Boeing has revealed its latest thinking on how the C-17 heavy airlifter could meet the joint future theater lift (JFTL) requirement that is emerging in the U.S. The “Advanced Tactical C-17” would retain the basic wings and tail of the current C-17A, but feature a new fuselage that is four feet narrower and consists of more composite structure. The four P&W F117 turbofans would be upgraded to provide 13 percent more thrust.

The design would also feature a new advanced flap design; blended winglets; a tire deflation and inflation system for soft-field landings; and various avionics improvements to allow autonomous and precision landings, and enhanced self-protection. This “narrowbody” C-17 could fly into 1,500-foot airstrips carrying two Stryker combat vehicles, according to Boeing.

It would be 15 percent more fuel-efficient than the C-17A, but retain the ability to cruise in commercial airspace at Mach 0.80. Meanwhile, Boeing is “aggressively pursuing export sales,” according to Tommy Dunehew, Boeing vice president of C-17 business development. In addition to the 10-aircraft Indian requirement, Qatar has two options and the NATO fleet of three might be expanded if more European countries join the pooled scheme

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Re: C-17s for the IAF?

Postby Gilles » 17 Aug 2010 20:36

An example of claims I made earlier in this thread:

From Janes
Report criticises Indian Air Force for mismanaging Mi-series helicopters
The Comptroller and Auditor General of India (CAG) has severely criticised the Indian Air Force (IAF) for mismanaging the operations and maintenance of its predominantly Soviet and Russian Mi-series helicopters, which has adversely impinged on operational preparedness. In its report tabled in parliament on 3 August, the CAG also reprimanded the Indian Navy (IN) for "weak planning, asset management, operation and repair and maintenance" of its aviation arm, which holds the key to achieving its declared 'Blue Water' aspirations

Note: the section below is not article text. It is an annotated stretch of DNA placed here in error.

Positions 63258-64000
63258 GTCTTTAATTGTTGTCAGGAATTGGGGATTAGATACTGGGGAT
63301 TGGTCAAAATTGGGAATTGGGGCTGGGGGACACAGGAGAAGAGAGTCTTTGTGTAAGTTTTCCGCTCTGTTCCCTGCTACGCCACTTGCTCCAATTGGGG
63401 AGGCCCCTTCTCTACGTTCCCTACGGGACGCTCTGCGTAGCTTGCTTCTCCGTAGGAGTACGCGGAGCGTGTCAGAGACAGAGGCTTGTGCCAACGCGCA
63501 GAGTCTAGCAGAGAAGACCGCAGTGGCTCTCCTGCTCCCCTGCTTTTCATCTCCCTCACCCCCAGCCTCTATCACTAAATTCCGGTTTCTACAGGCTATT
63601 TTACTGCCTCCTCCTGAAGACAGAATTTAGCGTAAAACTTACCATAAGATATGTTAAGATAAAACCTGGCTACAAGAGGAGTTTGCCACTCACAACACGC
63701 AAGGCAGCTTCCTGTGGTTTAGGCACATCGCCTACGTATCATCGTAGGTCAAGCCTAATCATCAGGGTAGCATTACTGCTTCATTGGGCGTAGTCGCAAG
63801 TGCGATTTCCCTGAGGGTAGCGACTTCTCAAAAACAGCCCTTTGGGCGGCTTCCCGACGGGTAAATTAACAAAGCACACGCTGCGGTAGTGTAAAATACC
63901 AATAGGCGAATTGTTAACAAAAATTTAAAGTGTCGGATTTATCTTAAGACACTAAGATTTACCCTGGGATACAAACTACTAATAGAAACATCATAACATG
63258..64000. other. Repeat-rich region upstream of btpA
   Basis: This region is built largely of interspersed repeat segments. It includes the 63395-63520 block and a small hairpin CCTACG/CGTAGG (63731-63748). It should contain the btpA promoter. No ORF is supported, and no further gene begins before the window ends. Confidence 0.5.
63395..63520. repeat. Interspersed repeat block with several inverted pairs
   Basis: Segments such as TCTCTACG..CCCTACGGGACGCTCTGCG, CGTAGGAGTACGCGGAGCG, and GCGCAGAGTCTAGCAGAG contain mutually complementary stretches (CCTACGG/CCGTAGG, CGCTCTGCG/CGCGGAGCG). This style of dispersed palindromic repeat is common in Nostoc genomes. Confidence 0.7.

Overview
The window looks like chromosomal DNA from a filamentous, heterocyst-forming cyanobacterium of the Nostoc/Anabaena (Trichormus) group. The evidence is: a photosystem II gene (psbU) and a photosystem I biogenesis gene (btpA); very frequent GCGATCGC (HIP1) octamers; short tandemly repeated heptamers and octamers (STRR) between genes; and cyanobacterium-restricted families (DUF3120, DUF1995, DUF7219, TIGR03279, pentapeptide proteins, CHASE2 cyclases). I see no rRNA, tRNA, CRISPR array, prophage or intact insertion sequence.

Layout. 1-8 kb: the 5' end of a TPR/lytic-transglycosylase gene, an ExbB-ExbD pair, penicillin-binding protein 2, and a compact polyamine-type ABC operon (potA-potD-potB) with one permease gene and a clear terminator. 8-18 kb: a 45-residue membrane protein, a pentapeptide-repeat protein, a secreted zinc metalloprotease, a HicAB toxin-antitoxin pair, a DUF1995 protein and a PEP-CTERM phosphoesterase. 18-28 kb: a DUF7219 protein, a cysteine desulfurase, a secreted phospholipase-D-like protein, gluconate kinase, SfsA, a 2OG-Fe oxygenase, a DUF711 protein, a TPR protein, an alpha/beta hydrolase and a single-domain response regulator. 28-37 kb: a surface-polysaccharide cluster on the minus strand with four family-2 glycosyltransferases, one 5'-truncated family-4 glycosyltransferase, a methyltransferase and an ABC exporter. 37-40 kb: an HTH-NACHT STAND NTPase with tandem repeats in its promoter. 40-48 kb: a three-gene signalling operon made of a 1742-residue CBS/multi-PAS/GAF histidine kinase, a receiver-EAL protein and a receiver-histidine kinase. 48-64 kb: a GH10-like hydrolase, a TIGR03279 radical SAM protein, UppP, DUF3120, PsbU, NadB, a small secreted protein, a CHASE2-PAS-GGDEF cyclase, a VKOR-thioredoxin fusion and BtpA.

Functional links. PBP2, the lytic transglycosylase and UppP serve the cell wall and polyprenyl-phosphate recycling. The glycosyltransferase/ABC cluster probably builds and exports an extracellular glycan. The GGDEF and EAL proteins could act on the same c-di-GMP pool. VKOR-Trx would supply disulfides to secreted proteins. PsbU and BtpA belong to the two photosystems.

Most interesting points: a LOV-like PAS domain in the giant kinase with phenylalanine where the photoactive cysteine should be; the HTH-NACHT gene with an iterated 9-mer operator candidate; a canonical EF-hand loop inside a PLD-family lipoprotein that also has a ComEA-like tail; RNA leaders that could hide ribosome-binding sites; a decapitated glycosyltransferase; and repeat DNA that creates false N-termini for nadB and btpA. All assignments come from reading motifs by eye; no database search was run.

IAF which will pay billions for the purchase of C-17 is also willing to spend billions in C-17 maintenance. Because the IL-76 were purchased for very little money, the maintenance is underfunded and the aircraft is labeled as unreliable and is said to have poor dispatch reliability.

I claim that if the IAF were to invest in IL-76 maintenance just 25% of the money it is about to invest in C-17 maintenance, that its fleet of IL-76s and IL-78s would achieve dispatch reliabilities similar to those expected of the C-17.

Airlines such as Volga-Dnepr and Silk Way achieve very high dispatch reliabilities with their IL-76, which by the way, fly way more hours than any military IL-76s in the world.
Last edited by Gilles on 18 Aug 2010 08:42, edited 1 time in total.